Amy Burrous - TheKnot.com
A headpiece that works well with your wedding outfit can be the icing on the
cake. But choosing a headpiece to match your gown and your hair and your wedding
itself can be a daunting experience.
Below, four steps to headpiece success:
SEEK EXPERT ADVICE
Before you set out on a headpiece shopping excursion, schedule an appointment
with your hairstylist. "It's important to go for a consultation with your
hairstylist first," says New York City stylist Erika Kaczmarek. "That
way, you can talk about the type of headpiece you may want: tiara, headband,
wreath, bun wrap, or crown." And you can ask your stylist which type is
right for your hair, head size, and face shape.
CONSIDER YOUR OPTIONS
"Some brides buy the first headpiece that the salesperson puts on their
head," says Erika. "And though it may go beautifully with the dress
you have chosen, it might not be right for you or for the hairstyle you want."
Instead, look around at different shops, trying on several different styles
at each place. When you find the right one, you'll know it -- it's the one that
makes you smile as soon as you pin it in place.
KNOW YOUR HAIR
Consider your hair texture and thickness: If you go for a bun wrap, will you
have enough hair to fill it out? If the answer is no, and you have your heart
set on a bun wrap, don't worry: "sewn-in extensions and hairpieces can
fill out buns and updos beautifully and give thinner hair the extra volume and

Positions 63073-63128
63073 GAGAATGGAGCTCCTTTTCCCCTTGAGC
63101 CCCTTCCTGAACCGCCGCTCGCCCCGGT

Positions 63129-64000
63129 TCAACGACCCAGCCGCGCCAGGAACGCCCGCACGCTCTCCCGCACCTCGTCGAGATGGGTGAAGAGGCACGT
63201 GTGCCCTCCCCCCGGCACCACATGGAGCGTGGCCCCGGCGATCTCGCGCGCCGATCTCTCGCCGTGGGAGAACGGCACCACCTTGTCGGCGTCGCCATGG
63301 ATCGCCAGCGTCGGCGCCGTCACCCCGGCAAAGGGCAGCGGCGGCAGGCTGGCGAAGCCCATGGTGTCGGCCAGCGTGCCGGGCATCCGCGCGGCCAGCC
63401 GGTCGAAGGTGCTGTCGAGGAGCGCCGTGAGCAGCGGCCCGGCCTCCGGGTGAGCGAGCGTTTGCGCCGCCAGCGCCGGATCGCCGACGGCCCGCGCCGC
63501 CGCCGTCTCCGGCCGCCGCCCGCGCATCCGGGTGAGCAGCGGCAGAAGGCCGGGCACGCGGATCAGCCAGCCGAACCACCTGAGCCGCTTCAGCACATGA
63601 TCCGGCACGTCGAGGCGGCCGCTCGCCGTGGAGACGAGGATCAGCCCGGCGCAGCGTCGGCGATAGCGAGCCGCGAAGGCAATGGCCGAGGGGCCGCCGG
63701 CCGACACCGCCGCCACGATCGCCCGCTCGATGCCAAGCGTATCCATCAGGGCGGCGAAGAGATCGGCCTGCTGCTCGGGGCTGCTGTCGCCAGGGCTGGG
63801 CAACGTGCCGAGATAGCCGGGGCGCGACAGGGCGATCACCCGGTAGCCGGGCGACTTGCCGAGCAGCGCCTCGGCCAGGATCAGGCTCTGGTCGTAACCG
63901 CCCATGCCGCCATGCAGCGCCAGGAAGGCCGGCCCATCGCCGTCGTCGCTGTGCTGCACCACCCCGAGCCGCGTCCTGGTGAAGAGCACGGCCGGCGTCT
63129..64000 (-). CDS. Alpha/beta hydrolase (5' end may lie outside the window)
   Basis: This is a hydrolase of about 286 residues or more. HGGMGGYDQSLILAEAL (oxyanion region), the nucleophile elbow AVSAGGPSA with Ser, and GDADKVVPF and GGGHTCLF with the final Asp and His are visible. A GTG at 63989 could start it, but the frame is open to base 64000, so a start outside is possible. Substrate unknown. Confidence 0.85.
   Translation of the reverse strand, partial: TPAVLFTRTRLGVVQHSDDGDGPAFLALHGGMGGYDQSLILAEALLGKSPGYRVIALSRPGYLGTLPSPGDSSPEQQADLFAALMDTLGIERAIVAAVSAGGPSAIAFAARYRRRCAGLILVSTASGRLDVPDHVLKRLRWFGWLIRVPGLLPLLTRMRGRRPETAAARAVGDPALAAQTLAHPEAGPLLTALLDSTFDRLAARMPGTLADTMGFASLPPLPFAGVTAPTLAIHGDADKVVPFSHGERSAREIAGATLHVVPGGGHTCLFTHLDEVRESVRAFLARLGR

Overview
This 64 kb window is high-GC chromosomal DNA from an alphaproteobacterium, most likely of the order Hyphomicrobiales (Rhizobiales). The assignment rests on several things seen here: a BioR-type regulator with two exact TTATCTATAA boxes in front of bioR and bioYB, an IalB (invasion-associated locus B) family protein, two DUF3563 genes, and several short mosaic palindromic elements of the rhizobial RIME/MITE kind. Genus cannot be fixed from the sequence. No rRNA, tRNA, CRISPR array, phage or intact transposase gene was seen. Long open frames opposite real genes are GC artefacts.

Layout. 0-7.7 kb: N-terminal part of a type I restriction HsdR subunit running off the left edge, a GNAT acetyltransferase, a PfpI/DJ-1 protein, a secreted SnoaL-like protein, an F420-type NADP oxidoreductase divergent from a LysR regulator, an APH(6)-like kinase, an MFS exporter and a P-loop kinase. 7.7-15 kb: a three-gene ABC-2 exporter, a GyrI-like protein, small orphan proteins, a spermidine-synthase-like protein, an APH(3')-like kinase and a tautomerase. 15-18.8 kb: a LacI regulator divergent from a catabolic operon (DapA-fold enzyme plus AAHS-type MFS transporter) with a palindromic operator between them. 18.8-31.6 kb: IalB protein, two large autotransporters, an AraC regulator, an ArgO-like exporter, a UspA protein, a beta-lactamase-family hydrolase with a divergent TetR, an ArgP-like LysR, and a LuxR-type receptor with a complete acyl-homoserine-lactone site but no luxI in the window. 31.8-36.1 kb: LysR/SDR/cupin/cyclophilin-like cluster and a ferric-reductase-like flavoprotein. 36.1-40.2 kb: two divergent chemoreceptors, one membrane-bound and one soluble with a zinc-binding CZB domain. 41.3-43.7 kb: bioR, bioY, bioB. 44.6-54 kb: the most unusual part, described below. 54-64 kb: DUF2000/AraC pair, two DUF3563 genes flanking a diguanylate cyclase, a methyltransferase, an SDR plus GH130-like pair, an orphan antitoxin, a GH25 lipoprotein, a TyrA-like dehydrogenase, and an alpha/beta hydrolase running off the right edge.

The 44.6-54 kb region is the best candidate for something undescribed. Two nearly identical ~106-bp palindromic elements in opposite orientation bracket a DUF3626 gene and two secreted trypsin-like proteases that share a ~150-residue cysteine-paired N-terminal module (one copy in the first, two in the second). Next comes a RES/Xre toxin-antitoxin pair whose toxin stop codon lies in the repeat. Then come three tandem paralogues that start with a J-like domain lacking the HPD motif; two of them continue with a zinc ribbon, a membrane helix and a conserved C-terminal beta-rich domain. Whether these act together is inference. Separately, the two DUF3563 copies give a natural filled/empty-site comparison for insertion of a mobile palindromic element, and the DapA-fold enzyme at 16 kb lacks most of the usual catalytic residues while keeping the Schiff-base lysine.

texture you need to pull off a more serious style," explains Erika. "And
extra hair can have slight color variations to achieve highlight or lowlight
effects without actually having your hair colored."
If the idea of sporting fake hair on your wedding day makes you want to call
the whole thing off, find a way to work with what you've got. In other words,
if you have really thick hair and a lot of it, make sure you get a headpiece
that balances it in size and weight. You won't want to go with a really light,
delicate wreath or it will end up looking like it's floating on your hair, not
sitting on your head. Try a heavier crown or bun wrap. Likewise, if you have
thin or short hair, go with something that can be easily secured. "A horseshoe-shaped
headband or a tiara are best for short or thin hair," suggests Erika.
PRACTICE MAKES PERFECT
Once you think you've got the right headpiece and a hairstyle in mind, make
a return visit to your stylist, even if you want to do your hair yourself, and
tinker a bit. "Sometimes there are different angles and placements of the
headpiece that work better on someone's head. And you can experiment with up
or down styles, depending upon the length of your hair," says Erika. Bring
along your veil, as well -- it can be attached to almost any headpiece, then
detached later, if you'd rather not wear it for the reception.
One bride -- who has asked to remain nameless but shared her story in the name
of brides everywhere -- didn't try on her veil with a stylist until the day
of her wedding, only to discover the manufacturer of the veil sewed the clip
on upside down. After a minor (read: major) panic, the stylist had to literally
sew the veil into the bride's hair to keep it in place.